Three years ago, I was invited to a meeting with owners of Bearpit Social and then members of the Bearpit Improvement Group, to discuss the possibility of Incredible Edible Bristol designing and supporting the planting aspect of the work that was ongoing in the Bearpit.
At that time there was still lots of physical change ongoing in the space and it was actually in 2016 that we finally managed to get spades in the ground and began the project.
As with all the projects we work on we are 100 per cent committed to the garden in the Bearpit but times down there, as written across much of Bristol’s press right now, are very hard. Drugs, addiction and sexual predation are all an everyday part of a day in the Bearpit, and due to this we have struggled to recruit and maintain volunteers in the space over the last year, and particularly so since the spice epidemic began.
We can no longer leave our volunteer coordinator in the space alone so we have to commit to there being at least one other, if not two, of our steering group in the space, limiting work on other projects.
Last year we began to ask our amazing volunteers what they loved about the space and what they didn’t. These volunteers ranged in age from seven to 70 and were from a diverse range of Bristol communities and it was particularly interesting to hear what younger people had to say.
There was astonishment from an eight-year-old that is was deemed acceptable to write words she wasn’t allowed to say on the walls in the space and she openly said that made her uncomfortable. We had several teenagers comment on the darkness of some of the imagery in the space. Several people mentioned that the toilets seemed to be very busy with drug dealing despite the fact there was a member of council staff in there.
Whilst all this was going on the garden has had much attention from both the UK and internationally. Last February the wonderful ladies from Bloom Fringe in Dublin came to spend the day with us in the Bearpit and later in the year I visited Dublin and supported the ladies to turn a space in Dublin very similar to the Bearpit, into a garden for a day, bringing together the Dublin community through the poor of a garden.
Visitors from Norway were astounded by what they saw had been created and after a tour of lots of food related places deemed the Bearpit to be their favourite. The garden has been acknowledged by the UK gardening community too, with interest from landscape architects and their students.
Whilst in our first year in the Bearpit we had a small pot of funding from Bristol City Council, of which we only used half, last year that funding dried up and the project continued through donations and the ongoing support of volunteers.
We were given an entire garden of plants from a friend of the project who had designed a garden at RHS Tatton. We were donated bulbs and seeds from Almondsbury Garden Centre and we muddled along, happily making what we knew was becoming a extraordinary space. Most importantly we worked alongside the businesses to make this happen.
Read more: ‘Something has to change in the Bearpit’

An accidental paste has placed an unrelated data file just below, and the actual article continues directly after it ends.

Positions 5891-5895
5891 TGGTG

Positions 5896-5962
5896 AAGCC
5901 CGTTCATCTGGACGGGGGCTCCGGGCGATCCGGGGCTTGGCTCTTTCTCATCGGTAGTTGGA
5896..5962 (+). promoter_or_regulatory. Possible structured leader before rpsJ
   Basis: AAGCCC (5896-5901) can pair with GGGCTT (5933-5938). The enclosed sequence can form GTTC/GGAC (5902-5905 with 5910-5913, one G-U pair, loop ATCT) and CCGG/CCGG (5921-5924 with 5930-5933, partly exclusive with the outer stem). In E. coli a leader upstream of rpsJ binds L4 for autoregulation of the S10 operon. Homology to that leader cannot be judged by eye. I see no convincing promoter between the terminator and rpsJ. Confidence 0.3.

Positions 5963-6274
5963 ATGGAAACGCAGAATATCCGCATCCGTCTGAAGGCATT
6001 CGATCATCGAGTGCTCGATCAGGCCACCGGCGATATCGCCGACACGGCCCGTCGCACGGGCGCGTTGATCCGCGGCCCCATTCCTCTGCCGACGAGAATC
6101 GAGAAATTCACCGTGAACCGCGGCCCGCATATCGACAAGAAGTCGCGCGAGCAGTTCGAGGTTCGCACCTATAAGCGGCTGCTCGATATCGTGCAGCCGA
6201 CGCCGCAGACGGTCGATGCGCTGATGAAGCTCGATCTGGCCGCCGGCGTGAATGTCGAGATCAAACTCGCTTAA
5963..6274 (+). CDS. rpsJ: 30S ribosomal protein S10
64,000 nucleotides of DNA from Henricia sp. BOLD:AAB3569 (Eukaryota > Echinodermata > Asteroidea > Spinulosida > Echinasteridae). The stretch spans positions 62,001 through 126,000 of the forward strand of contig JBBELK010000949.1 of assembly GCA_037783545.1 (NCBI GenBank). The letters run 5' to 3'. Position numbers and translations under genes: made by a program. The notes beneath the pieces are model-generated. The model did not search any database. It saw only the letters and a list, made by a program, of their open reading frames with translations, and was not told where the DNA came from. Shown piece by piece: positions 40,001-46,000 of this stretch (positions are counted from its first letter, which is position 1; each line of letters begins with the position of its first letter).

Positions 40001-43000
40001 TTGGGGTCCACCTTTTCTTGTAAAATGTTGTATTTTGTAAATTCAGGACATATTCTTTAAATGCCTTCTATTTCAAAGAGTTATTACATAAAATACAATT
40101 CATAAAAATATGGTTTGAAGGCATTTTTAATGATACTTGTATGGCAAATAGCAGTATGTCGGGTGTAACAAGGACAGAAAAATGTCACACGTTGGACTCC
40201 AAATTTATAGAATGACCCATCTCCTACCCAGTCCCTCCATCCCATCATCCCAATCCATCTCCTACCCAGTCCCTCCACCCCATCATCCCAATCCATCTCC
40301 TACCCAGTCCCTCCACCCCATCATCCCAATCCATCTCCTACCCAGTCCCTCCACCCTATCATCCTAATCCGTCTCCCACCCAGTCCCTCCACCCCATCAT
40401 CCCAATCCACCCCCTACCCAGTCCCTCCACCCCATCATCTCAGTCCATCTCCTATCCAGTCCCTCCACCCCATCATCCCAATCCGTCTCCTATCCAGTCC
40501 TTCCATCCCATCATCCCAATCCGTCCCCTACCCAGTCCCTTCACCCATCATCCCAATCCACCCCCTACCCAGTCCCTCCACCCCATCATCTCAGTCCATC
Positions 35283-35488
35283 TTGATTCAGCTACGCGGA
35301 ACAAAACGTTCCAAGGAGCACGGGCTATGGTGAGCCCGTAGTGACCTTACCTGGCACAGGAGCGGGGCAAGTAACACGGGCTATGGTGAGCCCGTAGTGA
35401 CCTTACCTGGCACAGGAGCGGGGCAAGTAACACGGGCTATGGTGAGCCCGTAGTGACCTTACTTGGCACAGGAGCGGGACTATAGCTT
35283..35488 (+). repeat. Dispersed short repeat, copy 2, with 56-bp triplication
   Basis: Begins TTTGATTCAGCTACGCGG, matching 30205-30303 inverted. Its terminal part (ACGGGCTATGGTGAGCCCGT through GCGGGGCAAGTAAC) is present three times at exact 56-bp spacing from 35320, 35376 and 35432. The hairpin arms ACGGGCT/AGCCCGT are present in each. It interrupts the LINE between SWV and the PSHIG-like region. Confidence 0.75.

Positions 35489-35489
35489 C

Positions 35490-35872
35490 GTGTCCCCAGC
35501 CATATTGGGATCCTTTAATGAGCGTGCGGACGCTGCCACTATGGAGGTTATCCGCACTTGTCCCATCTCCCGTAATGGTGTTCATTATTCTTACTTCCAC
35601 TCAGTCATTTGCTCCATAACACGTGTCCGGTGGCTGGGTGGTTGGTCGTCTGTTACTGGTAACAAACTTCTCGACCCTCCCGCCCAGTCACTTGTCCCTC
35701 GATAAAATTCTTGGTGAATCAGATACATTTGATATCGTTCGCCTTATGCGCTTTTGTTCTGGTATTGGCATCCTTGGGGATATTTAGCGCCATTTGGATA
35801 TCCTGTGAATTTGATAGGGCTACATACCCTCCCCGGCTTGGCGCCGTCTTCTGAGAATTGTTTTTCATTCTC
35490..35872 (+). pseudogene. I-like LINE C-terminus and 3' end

Now we find ourselves in the saddest situation. Literally thousands of volunteer hours have gone into the Bearpit Garden. Costed at the volunteer rate of £11.06, the hours equate to a match fund from Incredible Edible Bristol to the garden of nearly £25,000. If we had employed people to make and work on the garden that figure would be double at least.
I have spent hundreds of volunteer hours designing the space and working on the plan to bring that to reality, firstly with the Bearpit Improvement Group, and then, as we felt it inappropriate for us to be on a strategic board when we were in delivery mode, working with the other organisations in the space. The Bearpit Garden will always be the most meaningful project I have ever worked on.
But as you will all understand we have to ensure the safety of our volunteers above everything else and so we await to see what the landlord, Bristol City Council, along with the police and other agencies do following the announcement from the businesses that without significant change and policy around the space, their time must be limited. Those businesses support the safety of the space, from dusk until dawn, and without them there it would be a far darker place where we cannot imagine volunteers from across the city would feel safe.
At that meeting three years ago we spoke about creating a safe and inclusive space for the whole city. A space in which everyone was welcome and no one judged as long as their behaviour was acceptable. A space where greening would play a huge role in supporting a calm, productive and beautiful city centre. We hope that vision can finally be realised and are excited about moving the garden forwards.
And if you want to get involved, get in touch. Our next work party is Thursday, January 24 between and 11am and 3pm. We would love to see you there!
Sara Venn is a horticulturalist and designer, and founder of Incredible Edible Bristol, inspiring people to take food production back into their own hands, with more than 30 edible gardens in parks, street corners and station platforms built across Bristol.